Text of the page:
Again: the Word of God asks us to return to the Father, asks us to return to Jesus, and we are called to return to the Holy Spirit . The ash on the head reminds us that we are dust and to dust we will return. But on this dust of ours God has blown his Spirit of life. Then we cannot live chasing the dust, chasing things that exist today and vanish tomorrow. Let us return to the Spirit, Giver of life, let us return to the Fire that makes our ashes rise again, to that Fire that teaches us to love. We will always be dust but, as a liturgical hymn says, dust in love. Let us return to praying to the Holy Spirit, let us rediscover the fire of praise , which burns the ashes of lamentation and resignation.

Brothers and sisters, this journey of ours back to God is only possible because there has been his outward journey towards us . Otherwise it would not have been possible. Before we went to him, he came down to us. He preceded us, he came to meet us. For us it went lower than we could imagine: it became sin, it became death. This is what St. Paul reminded us: "He who knew no sin, God made him sin in our favor" ( 2 Cor5.21). In order not to leave us alone and accompany us on the journey, he descended into our sin and our death, he touched sin, he touched our death. Our journey, then, is to let ourselves be taken by the hand. The Father who calls us to return is the One who leaves the house to come looking for us; the Lord who heals us is the One who let himself be wounded on the cross; the Spirit who makes us change our lives is the One who blows with strength and sweetness on our dust.

Here then is the Apostle's plea: "Be reconciled to God" (v. 20). Let yourself be reconciled: the journey is not based on our strength; no one can be reconciled with God with his own strength, he cannot. The conversion of the heart, with the gestures and practices that express it, is possible only if it starts from the primacy of God's action. It is not our skills and merits to show off, but his grace to welcome that makes us return to him. . Grace saves us, salvation is pure grace, pure gratuitousness. Jesus told us clearly in the Gospel: what makes us righteous is not the justice we practice before men, but the sincere relationship with the Father. The beginning of the return to God is to recognize ourselves in need of him, in need of mercy, in need of his grace. This is the right way, the way of humility. Do I feel needy or do I feel self-sufficient?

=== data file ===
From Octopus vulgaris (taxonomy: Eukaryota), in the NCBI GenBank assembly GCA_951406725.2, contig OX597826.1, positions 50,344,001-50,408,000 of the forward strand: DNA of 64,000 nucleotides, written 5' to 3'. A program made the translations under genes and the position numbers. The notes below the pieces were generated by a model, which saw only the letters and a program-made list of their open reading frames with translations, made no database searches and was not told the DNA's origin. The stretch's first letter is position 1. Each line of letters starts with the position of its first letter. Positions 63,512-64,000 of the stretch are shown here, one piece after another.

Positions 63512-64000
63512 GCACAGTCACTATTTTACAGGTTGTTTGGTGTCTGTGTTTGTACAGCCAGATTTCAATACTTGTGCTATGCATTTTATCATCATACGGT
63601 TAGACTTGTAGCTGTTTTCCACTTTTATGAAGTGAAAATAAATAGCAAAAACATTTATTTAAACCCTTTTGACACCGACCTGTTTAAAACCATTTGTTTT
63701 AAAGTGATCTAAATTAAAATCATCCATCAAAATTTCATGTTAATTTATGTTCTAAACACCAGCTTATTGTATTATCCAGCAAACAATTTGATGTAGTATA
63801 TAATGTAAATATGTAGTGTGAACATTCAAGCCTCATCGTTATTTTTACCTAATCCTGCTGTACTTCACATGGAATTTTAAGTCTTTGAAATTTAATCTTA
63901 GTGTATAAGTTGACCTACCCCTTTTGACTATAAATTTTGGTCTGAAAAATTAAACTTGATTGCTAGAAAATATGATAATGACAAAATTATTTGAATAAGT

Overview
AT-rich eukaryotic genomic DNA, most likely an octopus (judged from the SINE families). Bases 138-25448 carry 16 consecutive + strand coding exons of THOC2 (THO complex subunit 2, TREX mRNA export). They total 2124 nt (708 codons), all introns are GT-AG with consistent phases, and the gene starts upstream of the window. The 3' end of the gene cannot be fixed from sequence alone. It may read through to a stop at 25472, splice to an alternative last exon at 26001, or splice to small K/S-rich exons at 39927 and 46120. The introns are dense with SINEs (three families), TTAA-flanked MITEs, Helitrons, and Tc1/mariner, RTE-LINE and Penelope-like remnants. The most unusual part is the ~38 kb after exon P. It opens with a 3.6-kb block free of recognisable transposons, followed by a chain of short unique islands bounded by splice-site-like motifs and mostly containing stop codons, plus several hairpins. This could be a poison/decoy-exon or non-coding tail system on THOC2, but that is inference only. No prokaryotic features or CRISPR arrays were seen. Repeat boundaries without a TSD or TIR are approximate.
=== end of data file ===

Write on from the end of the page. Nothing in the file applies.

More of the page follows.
Today we lower our heads to receive the ashes. After Lent we will lower ourselves even more to wash the feet of the brothers. Lent is a humble descent within us and towards others. It is to understand that salvation is not a climb to glory, but a lowering of love. It is making us small. On this journey, so as not to lose our way, let us place ourselves in front of the cross of Jesus: it is the silent chair of God. Let us look at his wounds every day, the wounds he brought to Heaven and shows the Father, every day, in the his intercessory prayer. We look at his wounds every day. In those holes we recognize our emptiness, our shortcomings, the wounds of sin, the blows that have hurt us. Yet right there we see that God does not point the finger at us, but opens his hands to us.1 Pt 2.25; Is 53.5). Let's kiss them and we will understand that right there, in the most painful holes of life, God awaits us with his infinite mercy. Because there, where we are most vulnerable, where we are most ashamed, He came to meet us. And now that he has come to meet us, he invites us to return to him, to rediscover the joy of being loved.

FULL TEXT Source: - Official Translation - Image Screenshot